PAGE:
by: Haley Arjen & Thom O’Dell
What does the latest research on hazelnuts mean for local farmers?
Hazelnuts, also known as filberts, have a long history in BC as a commercial crop with value, partly because there are few places in the world as well suited for their production. Corylus avellana, the species of commerce, can produce a superior quality high-protein food crop from a new planting beginning in just three to five years. This is much earlier than most other nuts, and trees remain productive for many decades. Today, demand for hazelnuts exceeds supply both locally and globally. Despite high demands, hazelnut production in BC has encountered a difficult challenge in the last decade, and current research in the field offers hope and new promise for the future!
Commercial production of hazelnuts in BC dates to the 1930’s, and by 2000, there were over 800 acres of hazelnut trees in the Fraser Valley producing over 300 tons of nuts per year. Unfortunately, eastern filbert blight (EFB) arrived soon thereafter. EFB is caused by a fungus (Anisograma anomala) native to eastern North America. It arrived in Oregon in the 1970’s, and made it’s way to BC in2003.
A quarantine preventing importation of hazelnut trees (except in tissue culture) to British Columbia was put in to effect. Critics argued that the disease was already here and the border should be opened, but introductions of more of the hundreds of strains of blight (currently only one is known to be found on the west coast) could allow it to become even more virulent. In addition, a supply of new, blight-resistant, varieties is now available, so it’s prudent to continue the quarantine to slow the evolution and spread of the disease.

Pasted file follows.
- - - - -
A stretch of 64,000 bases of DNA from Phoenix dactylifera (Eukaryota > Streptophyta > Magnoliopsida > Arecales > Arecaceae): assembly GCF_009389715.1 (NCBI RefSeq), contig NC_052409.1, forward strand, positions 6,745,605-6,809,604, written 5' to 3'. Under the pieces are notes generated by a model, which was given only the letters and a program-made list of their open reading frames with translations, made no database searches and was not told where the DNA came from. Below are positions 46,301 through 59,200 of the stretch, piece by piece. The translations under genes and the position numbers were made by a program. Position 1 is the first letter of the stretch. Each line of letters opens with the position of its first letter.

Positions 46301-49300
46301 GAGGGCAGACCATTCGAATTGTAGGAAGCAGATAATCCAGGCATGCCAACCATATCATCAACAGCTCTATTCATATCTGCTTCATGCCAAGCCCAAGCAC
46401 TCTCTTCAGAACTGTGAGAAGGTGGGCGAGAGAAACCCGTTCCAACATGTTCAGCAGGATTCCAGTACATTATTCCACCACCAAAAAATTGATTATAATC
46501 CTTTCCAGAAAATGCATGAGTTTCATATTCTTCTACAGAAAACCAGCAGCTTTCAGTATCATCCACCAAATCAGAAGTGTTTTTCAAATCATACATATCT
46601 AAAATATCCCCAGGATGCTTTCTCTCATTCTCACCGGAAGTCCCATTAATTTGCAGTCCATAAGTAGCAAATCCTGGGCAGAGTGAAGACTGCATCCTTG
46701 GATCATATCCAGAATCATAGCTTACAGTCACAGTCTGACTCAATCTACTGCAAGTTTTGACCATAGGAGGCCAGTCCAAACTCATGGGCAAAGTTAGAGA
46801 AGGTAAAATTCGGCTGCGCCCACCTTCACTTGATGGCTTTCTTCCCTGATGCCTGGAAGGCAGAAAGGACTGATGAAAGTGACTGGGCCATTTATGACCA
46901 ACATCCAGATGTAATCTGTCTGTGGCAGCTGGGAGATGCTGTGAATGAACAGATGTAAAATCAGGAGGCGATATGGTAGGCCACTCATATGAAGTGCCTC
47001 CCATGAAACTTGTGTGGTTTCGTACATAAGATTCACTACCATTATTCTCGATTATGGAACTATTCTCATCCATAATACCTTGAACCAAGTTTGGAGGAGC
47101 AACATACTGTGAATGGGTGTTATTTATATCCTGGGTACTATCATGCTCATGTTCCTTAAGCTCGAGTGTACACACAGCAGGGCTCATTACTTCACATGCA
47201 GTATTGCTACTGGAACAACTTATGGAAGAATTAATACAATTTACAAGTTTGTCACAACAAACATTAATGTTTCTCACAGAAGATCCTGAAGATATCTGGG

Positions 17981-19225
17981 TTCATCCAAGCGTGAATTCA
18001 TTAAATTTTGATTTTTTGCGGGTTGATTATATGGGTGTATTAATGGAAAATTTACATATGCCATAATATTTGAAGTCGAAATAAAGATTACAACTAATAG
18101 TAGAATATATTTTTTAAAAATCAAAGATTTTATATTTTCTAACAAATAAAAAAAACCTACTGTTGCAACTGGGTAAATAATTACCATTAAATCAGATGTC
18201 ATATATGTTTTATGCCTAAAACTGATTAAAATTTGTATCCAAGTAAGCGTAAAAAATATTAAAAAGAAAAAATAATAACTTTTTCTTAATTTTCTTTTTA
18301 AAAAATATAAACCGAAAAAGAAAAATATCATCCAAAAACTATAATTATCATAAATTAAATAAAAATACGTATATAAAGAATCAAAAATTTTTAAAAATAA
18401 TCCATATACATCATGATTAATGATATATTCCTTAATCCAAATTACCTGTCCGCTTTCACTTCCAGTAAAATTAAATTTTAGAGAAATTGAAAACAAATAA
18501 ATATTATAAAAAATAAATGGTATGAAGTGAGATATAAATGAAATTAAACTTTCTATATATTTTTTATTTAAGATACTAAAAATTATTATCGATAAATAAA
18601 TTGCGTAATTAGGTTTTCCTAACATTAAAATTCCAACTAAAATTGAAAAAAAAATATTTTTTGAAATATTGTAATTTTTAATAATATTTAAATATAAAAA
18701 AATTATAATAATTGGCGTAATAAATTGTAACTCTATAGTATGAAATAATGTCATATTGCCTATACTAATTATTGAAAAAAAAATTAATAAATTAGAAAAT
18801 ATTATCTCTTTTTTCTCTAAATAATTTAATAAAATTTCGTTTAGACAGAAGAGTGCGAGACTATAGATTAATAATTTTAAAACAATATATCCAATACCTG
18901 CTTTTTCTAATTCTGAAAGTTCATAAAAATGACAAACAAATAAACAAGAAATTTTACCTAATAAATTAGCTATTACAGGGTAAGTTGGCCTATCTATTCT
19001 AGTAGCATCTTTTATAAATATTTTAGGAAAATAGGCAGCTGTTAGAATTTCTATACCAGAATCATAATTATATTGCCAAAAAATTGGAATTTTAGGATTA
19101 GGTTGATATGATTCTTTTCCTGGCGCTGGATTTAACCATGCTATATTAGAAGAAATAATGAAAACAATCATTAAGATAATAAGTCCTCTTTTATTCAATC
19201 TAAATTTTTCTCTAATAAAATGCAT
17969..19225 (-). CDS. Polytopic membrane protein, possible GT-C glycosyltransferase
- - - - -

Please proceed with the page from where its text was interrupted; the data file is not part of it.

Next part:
Oregon State University (OSU) in Corvallis has had a large hazelnut breeding program for over forty years. With substantial research funding from growers, they apply classic selective breeding to produce superior trees. Thousands of seedlings from select crosses are screened for vigor, disease and pest resistance, flavor, yield and so on. Most are discarded and a few superior trees are grown on for larger scale trials. Those that pass muster by growers are released as named selections, including Jefferson and Yamhill, now available in BC.
The past ten years has seen the release of many new hazelnut varieties selected for EFB resistance, nut quality, and pollen characteristics. Some new varieties can produce almost double the yield per acre of the old standard Barcelona. By creating new varieties with high resistance to EFB, the OSU breeding program has rescued the hazelnut industry in Oregon, which is now growing by about 3000 acres per year!
Hazelnut farmers, the BC Hazelnut Grower’s Association (BCHGA), the Investment Agriculture Foundation (IAF) and Nature Tech Nursery are partnering to evaluate six of the new varieties at six locations in the lower Mainland and Gulf Islands of BC, with sites planted over the past two years. We will measure timing of flowering, pollen shed and nut production, as well as the harvest date for the next several years. BC growers will soon have local data to inform their decisions about planting new varieties. There will be a session on hazelnuts, including more information about the hazelnut variety trial, at the Pacific Agriculture Show taking place in Abbotsford in January, 2014.
Hazelnuts are a relatively low labour and input crop with good opportunities for intercropping during orchard establishment. By its seventh year, an acre of orchard can produce two tons or more per year of tasty nuts. Rich in oil and protein, the nuts are incredibly versatile for adding value (nut butter, dry-roasted nuts, candy, nutritional supplements, skin cream… and more!). With a local facility set up for processing organically produced nuts, an additional premium can more easily be realized by organic farmers. Growing nuts to get farm tax status on a small acreage is attractive and achievable for part-time or retired farmers.
EFB may have knocked back the industry but the long term support by growers for research has paid big dividends with disease-resistant, high-yielding varieties. Since they can be grown in only a few parts of the world, and demand is exceeding supply, BC farmers would do well to consider diversifying with hazelnuts.